What is the lesson of The Lottery by Shirley Jackson?

What is the lesson of the story The Lottery by Shirley Jackson?

The moral of the story is that simply because something has always been done does not mean that it is beneficial and should be continued. One key theme of “The Lottery” is the danger of tradition and blindly following along.

What is the overall message in The Lottery?

The main themes in “The Lottery” are the vulnerability of the individual, the importance of questioning tradition, and the relationship between civilization and violence. The vulnerability of the individual: Given the structure of the annual lottery, each individual townsperson is defenseless against the larger group.

What is Shirley Jackson trying to tell us about ourselves?

She is trying to tell us that we should be guided by our moral compass, not merely by the expectations of society. If something is unjust or wrong, we should stand up against it.

Why did Tessie get stoned in The Lottery?

Tessie is stoned to death because she’s the “winner” of the lottery. The townspeople seem to believe that unless they sacrifice one of their own, crops will fail. It’s an old tradition, and very few think to question it at all.

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What does the black box symbolize in the lottery?

The Black Box

The shabby black box represents both the tradition of the lottery and the illogic of the villagers’ loyalty to it. The black box is nearly falling apart, hardly even black anymore after years of use and storage, but the villagers are unwilling to replace it.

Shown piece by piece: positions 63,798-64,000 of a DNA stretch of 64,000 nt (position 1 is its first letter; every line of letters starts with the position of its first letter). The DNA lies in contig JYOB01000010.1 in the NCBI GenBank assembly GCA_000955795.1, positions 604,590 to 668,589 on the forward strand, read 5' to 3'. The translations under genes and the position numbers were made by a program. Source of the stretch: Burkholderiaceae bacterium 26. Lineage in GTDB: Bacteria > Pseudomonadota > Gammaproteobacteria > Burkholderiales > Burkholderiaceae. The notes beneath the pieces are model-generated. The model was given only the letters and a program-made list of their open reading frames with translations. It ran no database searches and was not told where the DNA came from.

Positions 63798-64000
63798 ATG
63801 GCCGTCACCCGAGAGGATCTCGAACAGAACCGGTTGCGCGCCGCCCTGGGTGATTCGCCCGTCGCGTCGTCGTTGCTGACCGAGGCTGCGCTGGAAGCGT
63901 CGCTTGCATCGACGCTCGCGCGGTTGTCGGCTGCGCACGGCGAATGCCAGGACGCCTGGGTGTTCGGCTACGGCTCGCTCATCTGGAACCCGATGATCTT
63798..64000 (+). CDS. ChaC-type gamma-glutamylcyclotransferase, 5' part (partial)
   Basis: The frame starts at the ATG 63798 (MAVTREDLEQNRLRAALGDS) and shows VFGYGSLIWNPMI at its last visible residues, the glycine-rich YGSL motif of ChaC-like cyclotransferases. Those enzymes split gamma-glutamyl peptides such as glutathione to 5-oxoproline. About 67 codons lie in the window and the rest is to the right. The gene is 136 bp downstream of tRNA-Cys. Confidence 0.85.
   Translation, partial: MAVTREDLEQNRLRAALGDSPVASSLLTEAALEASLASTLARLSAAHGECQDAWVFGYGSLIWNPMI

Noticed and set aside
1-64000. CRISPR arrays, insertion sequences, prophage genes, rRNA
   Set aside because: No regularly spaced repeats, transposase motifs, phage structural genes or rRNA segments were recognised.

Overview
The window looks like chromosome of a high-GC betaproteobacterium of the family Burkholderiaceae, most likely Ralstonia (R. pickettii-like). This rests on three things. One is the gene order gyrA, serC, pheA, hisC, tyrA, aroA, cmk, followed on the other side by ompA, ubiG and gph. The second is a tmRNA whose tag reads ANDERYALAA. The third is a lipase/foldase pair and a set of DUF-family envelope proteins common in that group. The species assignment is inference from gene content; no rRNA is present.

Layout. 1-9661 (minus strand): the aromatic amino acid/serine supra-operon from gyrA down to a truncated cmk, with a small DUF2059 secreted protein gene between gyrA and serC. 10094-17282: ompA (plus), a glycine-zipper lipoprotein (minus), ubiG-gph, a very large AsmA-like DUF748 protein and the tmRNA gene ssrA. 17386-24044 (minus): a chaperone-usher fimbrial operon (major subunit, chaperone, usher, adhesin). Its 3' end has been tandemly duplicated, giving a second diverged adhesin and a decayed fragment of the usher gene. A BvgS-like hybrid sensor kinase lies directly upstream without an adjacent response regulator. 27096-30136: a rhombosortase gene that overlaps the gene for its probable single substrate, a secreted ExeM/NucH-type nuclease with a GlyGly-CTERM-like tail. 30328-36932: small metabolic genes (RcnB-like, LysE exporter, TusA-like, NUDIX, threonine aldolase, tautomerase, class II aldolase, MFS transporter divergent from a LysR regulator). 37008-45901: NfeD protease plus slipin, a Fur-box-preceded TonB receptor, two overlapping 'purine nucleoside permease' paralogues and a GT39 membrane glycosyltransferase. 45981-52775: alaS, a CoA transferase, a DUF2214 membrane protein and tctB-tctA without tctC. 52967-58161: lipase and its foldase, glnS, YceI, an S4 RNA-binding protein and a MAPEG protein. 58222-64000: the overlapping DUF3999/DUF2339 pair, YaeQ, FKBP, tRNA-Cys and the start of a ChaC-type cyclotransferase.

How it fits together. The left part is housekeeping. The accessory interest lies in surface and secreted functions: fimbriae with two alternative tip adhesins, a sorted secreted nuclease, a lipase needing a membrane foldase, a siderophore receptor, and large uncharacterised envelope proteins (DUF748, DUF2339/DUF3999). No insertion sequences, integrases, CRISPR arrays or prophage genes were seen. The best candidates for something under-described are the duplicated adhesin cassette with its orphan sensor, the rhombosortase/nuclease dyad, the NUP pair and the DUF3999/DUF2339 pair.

What does Tessie symbolize in the lottery?

Tessie is symbolic of the scapegoat in “The Lottery,” which is sacrificed in ritual atonement for the sins of the tribe. However, she is also an average member of the tribe who sees nothing wrong with the system until she is selected.

What is the role of Old Man Warner in the lottery?

In “The Lottery,” Old Man Warner is the tradition keeper of the town. He has attended seventy-five Lotteries. He is the oldest man in the village and has taken it upon himself to be the guardian of the town’s traditions.

What does he say will happen without a lottery?

Adams who tells him that another village had given up the lottery. In Old Man Warner’s eyes, doing away with the lottery would be akin to going back to primitive times. He believes that society would fail without the lottery.

What do you suppose the original ceremony was like The Lottery?

In the past there were official wooden pieces to represent each family. Now the town just uses slips of paper that are easily thrown away at the end of each year’s lottery. It states in the story that the original ceremony was a much longer and drawn-out all day affair, it was probably a lot more formal.

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